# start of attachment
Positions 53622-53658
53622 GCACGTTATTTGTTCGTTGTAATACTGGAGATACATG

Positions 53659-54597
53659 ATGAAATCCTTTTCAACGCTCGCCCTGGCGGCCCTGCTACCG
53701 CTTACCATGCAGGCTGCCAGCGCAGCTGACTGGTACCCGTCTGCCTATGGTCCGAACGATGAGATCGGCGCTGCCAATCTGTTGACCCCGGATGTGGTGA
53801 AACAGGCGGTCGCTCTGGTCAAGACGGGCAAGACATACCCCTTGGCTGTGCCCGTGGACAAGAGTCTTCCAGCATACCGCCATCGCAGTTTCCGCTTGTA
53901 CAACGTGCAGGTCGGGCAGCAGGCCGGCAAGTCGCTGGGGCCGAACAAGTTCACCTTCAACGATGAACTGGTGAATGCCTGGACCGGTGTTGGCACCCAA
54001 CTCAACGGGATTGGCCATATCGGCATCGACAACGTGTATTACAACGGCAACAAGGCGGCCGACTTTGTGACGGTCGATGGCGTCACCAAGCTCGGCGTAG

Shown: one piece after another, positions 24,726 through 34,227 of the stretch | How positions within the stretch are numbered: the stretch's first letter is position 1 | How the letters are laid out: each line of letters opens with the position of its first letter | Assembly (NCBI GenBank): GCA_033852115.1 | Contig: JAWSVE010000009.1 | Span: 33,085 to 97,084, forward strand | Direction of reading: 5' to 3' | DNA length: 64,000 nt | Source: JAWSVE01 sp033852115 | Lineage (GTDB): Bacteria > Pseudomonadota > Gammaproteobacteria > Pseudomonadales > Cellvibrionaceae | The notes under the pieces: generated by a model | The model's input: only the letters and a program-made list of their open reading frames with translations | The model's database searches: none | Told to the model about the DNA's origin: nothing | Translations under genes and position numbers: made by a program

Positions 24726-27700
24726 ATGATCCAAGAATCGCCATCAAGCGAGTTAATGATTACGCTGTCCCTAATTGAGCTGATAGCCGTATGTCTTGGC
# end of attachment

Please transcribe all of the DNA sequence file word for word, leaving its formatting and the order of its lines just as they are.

Positions 53622-53658
53622 GCACGTTATTTGTTCGTTGTAATACTGGAGATACATG

Positions 53659-54597
53659 ATGAAATCCTTTTCAACGCTCGCCCTGGCGGCCCTGCTACCG
53701 CTTACCATGCAGGCTGCCAGCGCAGCTGACTGGTACCCGTCTGCCTATGGTCCGAACGATGAGATCGGCGCTGCCAATCTGTTGACCCCGGATGTGGTGA
53801 AACAGGCGGTCGCTCTGGTCAAGACGGGCAAGACATACCCCTTGGCTGTGCCCGTGGACAAGAGTCTTCCAGCATACCGCCATCGCAGTTTCCGCTTGTA
53901 CAACGTGCAGGTCGGGCAGCAGGCCGGCAAGTCGCTGGGGCCGAACAAGTTCACCTTCAACGATGAACTGGTGAATGCCTGGACCGGTGTTGGCACCCAA
54001 CTCAACGGGATTGGCCATATCGGCATCGACAACGTGTATTACAACGGCAACAAGGCGGCCGACTTTGTGACGGTCGATGGCGTCACCAAGCTCGGCGTAG

Shown: one piece after another, positions 24,726 through 34,227 of the stretch | How positions within the stretch are numbered: the stretch's first letter is position 1 | How the letters are laid out: each line of letters opens with the position of its first letter | Assembly (NCBI GenBank): GCA_033852115.1 | Contig: JAWSVE010000009.1 | Span: 33,085 to 97,084, forward strand | Direction of reading: 5' to 3' | DNA length: 64,000 nt | Source: JAWSVE01 sp033852115 | Lineage (GTDB): Bacteria > Pseudomonadota > Gammaproteobacteria > Pseudomonadales > Cellvibrionaceae | The notes under the pieces: generated by a model | The model's input: only the letters and a program-made list of their open reading frames with translations | The model's database searches: none | Told to the model about the DNA's origin: nothing | Translations under genes and position numbers: made by a program

Positions 24726-27700
24726 ATGATCCAAGAATCGCCATCAAGCGAGTTAATGATTACGCTGTCCCTAATTGAGCTGATAGCCGTATGTCTTGGC